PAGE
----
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Types of Reinforcement

Types of Reinforcement
So far, we’ve somewhat simplified the discussion of the types of reinforcement, by talking about rewards alone. But, there are other types of reinforcement available to you including punishment for example. And, so I would like for us to talk about these types of reinforcement and their relative effectiveness. Now, the work on the types of reinforcement goes back to the foundational research by Russian physiologist Ivan Pavlov. Won a Nobel prize for his work and an American physiologist B.F. Skinner. There are many types of reinforcement available out there, but I would like to briefly introduce the three key forms.
The first one is positive reinforcement, which is when I present you with attractive consequences when you emit desired behaviors. So, for example, you hit your sales numbers, you attain your objectives, I give you bonuses, promotions, extra days of vacation. Now, negative reinforcement is a little trickier because this is where I remove an aversive condition in response to desired behavior. For example your boss keeps nagging you to use a new piece of software instead of a legacy one, and you finally comply just to avoid hearing his or her complaints again. Or, say you’re not nocturnal and you don’t like working night shifts. And so in response to your stellar performance your boss substitutes your night shifts with day shifts.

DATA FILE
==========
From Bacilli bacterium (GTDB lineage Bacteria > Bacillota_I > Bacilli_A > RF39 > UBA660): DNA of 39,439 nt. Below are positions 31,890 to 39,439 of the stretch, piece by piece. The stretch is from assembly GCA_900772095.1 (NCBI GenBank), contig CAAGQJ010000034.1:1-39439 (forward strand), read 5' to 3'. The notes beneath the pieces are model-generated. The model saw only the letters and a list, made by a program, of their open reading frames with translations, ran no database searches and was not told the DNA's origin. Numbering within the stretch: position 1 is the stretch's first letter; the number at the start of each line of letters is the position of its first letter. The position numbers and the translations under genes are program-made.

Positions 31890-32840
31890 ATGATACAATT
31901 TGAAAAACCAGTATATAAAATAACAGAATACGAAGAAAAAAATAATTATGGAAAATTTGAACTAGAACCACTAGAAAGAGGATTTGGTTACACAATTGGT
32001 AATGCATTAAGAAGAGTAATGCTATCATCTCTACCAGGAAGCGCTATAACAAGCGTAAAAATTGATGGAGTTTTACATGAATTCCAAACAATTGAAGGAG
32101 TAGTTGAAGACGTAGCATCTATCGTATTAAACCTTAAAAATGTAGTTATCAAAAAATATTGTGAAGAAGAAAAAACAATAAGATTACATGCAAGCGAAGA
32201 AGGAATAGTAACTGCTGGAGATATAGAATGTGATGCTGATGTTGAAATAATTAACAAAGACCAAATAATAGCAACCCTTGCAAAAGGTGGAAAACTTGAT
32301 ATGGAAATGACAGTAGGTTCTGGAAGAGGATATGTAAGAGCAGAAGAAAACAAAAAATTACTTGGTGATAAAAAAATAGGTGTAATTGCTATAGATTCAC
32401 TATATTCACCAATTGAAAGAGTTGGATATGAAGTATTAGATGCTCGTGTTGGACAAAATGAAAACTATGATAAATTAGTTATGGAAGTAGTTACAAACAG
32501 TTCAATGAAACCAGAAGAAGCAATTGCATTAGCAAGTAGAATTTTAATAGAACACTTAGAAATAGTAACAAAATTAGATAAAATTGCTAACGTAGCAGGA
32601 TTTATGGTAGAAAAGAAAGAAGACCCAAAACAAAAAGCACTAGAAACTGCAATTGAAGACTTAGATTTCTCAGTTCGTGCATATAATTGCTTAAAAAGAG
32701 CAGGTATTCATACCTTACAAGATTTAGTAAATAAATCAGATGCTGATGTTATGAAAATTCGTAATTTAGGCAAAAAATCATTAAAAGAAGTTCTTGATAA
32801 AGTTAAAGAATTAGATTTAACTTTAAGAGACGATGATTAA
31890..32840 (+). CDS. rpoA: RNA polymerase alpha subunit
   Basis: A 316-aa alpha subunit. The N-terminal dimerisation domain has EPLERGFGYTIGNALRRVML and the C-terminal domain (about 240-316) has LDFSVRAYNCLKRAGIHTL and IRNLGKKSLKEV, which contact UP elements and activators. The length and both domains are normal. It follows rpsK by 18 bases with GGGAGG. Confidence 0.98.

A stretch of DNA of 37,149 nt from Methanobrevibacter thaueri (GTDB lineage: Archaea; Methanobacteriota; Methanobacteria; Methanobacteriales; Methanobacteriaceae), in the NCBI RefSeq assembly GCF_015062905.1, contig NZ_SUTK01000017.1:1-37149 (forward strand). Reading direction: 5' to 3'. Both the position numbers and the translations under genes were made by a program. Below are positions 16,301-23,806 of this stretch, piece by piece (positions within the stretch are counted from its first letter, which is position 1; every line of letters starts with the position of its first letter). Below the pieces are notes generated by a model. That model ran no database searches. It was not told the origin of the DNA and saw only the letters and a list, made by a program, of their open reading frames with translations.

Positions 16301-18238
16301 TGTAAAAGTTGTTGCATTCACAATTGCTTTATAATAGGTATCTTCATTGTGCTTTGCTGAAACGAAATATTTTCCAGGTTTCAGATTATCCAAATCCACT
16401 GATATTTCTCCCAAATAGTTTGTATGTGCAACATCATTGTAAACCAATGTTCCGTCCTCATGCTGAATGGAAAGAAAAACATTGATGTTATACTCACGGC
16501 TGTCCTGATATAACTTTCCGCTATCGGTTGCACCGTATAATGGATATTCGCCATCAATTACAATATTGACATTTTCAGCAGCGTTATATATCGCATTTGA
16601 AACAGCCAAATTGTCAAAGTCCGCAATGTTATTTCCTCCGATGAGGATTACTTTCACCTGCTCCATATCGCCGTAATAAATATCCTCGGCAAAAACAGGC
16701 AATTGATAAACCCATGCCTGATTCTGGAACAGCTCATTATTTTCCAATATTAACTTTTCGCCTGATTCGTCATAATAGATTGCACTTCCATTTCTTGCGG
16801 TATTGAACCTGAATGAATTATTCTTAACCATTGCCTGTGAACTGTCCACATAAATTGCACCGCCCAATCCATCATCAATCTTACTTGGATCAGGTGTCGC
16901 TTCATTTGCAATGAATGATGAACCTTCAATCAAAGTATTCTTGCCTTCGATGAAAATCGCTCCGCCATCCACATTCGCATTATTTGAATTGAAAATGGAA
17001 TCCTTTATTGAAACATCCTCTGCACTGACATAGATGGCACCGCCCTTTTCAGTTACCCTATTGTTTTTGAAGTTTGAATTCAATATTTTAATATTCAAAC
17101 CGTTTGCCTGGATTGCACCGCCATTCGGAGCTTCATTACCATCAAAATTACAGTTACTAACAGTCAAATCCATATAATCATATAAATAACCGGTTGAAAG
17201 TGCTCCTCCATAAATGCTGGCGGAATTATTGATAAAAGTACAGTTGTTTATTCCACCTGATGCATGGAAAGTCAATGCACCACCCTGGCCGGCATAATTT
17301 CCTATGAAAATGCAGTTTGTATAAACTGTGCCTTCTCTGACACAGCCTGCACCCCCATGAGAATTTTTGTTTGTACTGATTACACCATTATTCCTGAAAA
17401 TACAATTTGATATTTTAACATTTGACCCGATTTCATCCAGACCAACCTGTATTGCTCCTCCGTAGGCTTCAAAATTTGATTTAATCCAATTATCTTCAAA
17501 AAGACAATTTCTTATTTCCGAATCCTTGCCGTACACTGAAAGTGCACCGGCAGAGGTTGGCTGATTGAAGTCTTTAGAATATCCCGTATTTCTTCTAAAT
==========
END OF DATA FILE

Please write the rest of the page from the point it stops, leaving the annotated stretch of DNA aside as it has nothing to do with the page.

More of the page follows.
And the third form of reinforcement is punishment. Which is when you are presented with aversive consequences for undesired behaviors, such as when you commit an ethical transgression, you can be fired, demoted, or your pay can be reduced. I’m going to show you a short clip from a famous film called Glengarry Glen Ross. As you watch this clip analyze the types of reinforcements that are being used. For those of you who are not familiar with the film, action takes places in a sales office of a company that sells land for real estate development. The sales office is not doing well and the headquarters are sending a representative to motivate the team. Take a look.
The rich get richer, that’s the law of the land. Who belongs to the? » It is 7:30. » So who is that?
And where’s Mr. Rum. » Well I’m not a leash, so I don’t know, do I? » Let me have your attention for a moment.
Are you’re talking about White, you’re talking about [INAUDIBLE] about that sale you shot, some son of a [BEEP] who don’t wanna buy land, somebody don’t want what you’re selling, some broad you’re trying to screw, so forth. Let’s talk about something important. Are they all here? » All but one. » I’m going anyway. Let’s talk about something important.
Put that coffee down.
Coffee’s for closers only. You think I’m fucking with you.
I am not fucking up with you. I’m here from downtown. I’m here from Mitch and Murray. And I’m here on a mission of mercy.